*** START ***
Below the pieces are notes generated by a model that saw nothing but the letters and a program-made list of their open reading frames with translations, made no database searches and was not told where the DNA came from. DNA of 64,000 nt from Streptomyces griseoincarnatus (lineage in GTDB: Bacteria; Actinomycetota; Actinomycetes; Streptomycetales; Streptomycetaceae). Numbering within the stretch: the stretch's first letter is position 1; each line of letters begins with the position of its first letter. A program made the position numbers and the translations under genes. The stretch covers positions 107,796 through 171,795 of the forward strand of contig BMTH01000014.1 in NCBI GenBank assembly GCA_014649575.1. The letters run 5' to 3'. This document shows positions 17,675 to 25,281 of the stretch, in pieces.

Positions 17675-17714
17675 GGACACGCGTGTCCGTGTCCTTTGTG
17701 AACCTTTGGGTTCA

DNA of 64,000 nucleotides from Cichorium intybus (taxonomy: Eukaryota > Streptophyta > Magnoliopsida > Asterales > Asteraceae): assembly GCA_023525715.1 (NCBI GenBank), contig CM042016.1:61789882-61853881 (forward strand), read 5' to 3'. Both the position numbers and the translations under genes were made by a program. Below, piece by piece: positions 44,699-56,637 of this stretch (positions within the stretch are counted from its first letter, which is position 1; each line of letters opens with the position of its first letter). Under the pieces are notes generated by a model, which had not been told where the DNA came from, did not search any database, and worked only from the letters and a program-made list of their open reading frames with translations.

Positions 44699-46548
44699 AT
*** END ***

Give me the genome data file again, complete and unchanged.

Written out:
Below the pieces are notes generated by a model that saw nothing but the letters and a program-made list of their open reading frames with translations, made no database searches and was not told where the DNA came from. DNA of 64,000 nt from Streptomyces griseoincarnatus (lineage in GTDB: Bacteria; Actinomycetota; Actinomycetes; Streptomycetales; Streptomycetaceae). Numbering within the stretch: the stretch's first letter is position 1; each line of letters begins with the position of its first letter. A program made the position numbers and the translations under genes. The stretch covers positions 107,796 through 171,795 of the forward strand of contig BMTH01000014.1 in NCBI GenBank assembly GCA_014649575.1. The letters run 5' to 3'. This document shows positions 17,675 to 25,281 of the stretch, in pieces.

Positions 17675-17714
17675 GGACACGCGTGTCCGTGTCCTTTGTG
17701 AACCTTTGGGTTCA

DNA of 64,000 nucleotides from Cichorium intybus (taxonomy: Eukaryota > Streptophyta > Magnoliopsida > Asterales > Asteraceae): assembly GCA_023525715.1 (NCBI GenBank), contig CM042016.1:61789882-61853881 (forward strand), read 5' to 3'. Both the position numbers and the translations under genes were made by a program. Below, piece by piece: positions 44,699-56,637 of this stretch (positions within the stretch are counted from its first letter, which is position 1; each line of letters opens with the position of its first letter). Under the pieces are notes generated by a model, which had not been told where the DNA came from, did not search any database, and worked only from the letters and a program-made list of their open reading frames with translations.

Positions 44699-46548
44699 AT